As Russia has gained worldwide attention in recent months through engaging in inflammatory and aggressive authoritarian action, it has brought to light the important role that democracy has in global peace. Democratic institutions have long been cited as being responsible for a reign of peace unseen in historical records. However, the reality of these institutions–like all regimes and government types–is that they evolve overtime and change in sometimes unforeseen ways. Democracies are no stranger to change, but typically the changes that occur lean further into democratic practices, and increased freedoms and liberties. However, recently, this has not been the case in many notable democracies around the globe, and many of these states face democratic backsliding. This reversion against democratic principles is dangerous for the democratic institution and must be addressed and analyzed in various states around the world to grasp and understand the consequences backsliding may impose.
In Eastern Europe, a region historically known for being less than friendly to democratic practices, the fall of the Soviet Union marked a turning point for the region’s previously authoritarian nations to transition towards a different form of governing. After the dissolution of the Soviet Union communism, Poland, along with many Soviet adjacent states, was quick to democratize. Since then, Poland has been a champion of democracy and has earned its place on the world stage as a leading force to expand democracy in the east. However, Poland is now currently the fastest autocratizing democracy in the world, which presents a big problem for the trajectory of the institution. To understand how such a beacon state for democratic values has now created itself a record of rapidly consolidating democratic values, it’s important to examine two events in recent Polish history–the rise of the Law and Justice Party and subsequent overhaul of established judicial and institutional procedures. Both of these occurred post-2015, which is the year that the Law and Justice Party, or the PiS Party, came to power, and democracy in the nation since has been on the decline. Upon coming into power, the PiS Party moved to consolidate many rights granted to the Polish people under the guise of reform to the system. However, much of this reform has been strictly revolved around stripping power from opposition and making it more difficult for opponents to get into office. The party first started with the censoring of independent journalists on national television. As a result, the news in Poland has become almost complete propaganda and dissent gains no traction. With the media in their pocket, the PiS Party then moved to produce reform in the judiciary system. This blatant example of stealth authoritarianism saw the party participate in increased judicial review and modification of electoral laws. One such example of authoritarian structural change was a transformation of the state’s judiciary, which would allow courts to investigate opponents of the reforms. Additionally, closed court cases going back twenty years could be reopened under the new reforms. This undoubtedly will cause a great burden on the system in coming years if these democratic institutions are used for authoritative purposes. To continue, Poland faced another backslide from democracy during their 2020 election, which saw increased societal cleavages propagated by the PiS Party. Leading up to the election incumbent President Andrjzej Duda and his party fostered populist views amongst the public and increased division amongst the people on several previously-uncontroversial issues. Amongst these policy points, Duda and the party instigated radical populism and class divisions, as well as anti-LGBT sentiments. Further, during the election, voting discrepancies and inaccess to voting stations became prominent problems for minority groups in the country, and many felt they had been negatively targeted by the party. Most of this authoritarian behavior was done under a misleading promise to remove any remnants of communism and Soviet-era influence from the nation. However, the practices the current administration are participating in are more reminiscent of the Soviet-era than any issue the party is claiming to combat.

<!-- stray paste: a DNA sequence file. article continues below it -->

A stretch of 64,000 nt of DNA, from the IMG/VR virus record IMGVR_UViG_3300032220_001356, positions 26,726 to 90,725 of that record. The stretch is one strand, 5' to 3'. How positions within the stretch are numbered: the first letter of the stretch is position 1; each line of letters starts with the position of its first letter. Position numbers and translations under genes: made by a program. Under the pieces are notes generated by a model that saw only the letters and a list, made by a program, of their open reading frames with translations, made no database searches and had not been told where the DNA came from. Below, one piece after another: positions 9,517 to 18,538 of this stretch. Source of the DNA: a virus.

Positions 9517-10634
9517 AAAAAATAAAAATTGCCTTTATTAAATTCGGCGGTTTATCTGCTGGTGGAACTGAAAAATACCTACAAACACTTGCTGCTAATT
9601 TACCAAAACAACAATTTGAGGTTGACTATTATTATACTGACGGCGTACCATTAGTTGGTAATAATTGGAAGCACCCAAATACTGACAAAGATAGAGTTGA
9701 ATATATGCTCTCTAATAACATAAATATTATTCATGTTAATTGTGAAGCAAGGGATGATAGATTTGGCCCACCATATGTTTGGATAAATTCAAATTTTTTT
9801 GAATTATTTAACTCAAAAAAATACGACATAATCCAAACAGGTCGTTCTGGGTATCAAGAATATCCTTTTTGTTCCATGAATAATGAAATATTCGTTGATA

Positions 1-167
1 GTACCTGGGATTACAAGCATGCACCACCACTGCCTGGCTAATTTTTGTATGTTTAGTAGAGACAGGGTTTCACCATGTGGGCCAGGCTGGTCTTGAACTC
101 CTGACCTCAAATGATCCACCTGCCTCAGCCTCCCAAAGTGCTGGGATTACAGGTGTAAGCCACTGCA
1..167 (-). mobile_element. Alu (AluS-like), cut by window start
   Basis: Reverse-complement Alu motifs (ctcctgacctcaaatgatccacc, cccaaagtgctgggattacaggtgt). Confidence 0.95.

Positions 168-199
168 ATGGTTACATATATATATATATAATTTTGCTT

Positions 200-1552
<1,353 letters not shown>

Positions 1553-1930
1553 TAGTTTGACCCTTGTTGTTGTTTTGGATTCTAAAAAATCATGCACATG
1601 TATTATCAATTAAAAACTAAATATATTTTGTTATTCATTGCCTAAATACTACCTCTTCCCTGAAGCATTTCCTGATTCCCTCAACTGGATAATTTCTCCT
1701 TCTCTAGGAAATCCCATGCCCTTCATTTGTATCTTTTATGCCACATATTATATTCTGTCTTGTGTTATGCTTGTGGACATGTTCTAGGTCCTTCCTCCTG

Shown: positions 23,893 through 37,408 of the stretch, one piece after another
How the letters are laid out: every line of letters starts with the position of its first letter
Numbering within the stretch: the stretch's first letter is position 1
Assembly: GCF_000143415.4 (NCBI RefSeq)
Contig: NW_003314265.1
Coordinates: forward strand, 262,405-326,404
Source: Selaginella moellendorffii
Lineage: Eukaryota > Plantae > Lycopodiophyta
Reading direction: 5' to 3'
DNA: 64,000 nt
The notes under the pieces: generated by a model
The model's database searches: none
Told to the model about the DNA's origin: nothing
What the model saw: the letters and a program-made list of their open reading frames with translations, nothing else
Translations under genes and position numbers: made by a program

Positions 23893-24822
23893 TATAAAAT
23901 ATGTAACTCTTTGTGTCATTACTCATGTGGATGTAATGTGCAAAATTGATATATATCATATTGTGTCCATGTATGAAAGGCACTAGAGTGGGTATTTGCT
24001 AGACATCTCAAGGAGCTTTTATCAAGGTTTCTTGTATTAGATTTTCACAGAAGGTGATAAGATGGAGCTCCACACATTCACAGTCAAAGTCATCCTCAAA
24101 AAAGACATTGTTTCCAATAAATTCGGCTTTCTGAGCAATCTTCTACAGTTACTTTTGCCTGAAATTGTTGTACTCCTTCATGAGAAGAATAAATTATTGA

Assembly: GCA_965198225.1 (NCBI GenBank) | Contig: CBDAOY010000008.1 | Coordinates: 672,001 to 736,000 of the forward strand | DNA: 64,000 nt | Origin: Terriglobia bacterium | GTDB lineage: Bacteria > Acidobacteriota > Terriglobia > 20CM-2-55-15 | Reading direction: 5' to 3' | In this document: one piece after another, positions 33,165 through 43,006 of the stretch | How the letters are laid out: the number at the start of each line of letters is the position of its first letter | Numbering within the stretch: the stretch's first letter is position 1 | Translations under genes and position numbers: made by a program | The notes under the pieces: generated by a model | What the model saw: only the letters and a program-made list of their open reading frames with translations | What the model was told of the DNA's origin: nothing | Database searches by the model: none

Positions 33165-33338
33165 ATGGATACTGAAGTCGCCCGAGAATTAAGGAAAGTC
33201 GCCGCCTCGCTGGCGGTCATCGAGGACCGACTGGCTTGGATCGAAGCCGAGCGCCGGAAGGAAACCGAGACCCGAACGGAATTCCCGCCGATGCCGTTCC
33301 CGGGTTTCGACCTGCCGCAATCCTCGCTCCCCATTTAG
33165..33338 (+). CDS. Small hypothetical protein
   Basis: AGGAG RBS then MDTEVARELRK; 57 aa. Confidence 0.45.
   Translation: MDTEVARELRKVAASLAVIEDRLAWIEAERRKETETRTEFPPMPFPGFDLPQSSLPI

The objective is unmistakable. The current ruling party in Poland is actively participating in anti-democratic practices in order to consolidate their power over the Polish people, while attacking dissent from political opponents. Through means of manipulation of the judiciary, media platforms, and electoral systems, the PiS Party tries and hopes to expand its power and influence. This must be combatted by the Polish people if they hope to maintain the liberties they have grown accustomed to having.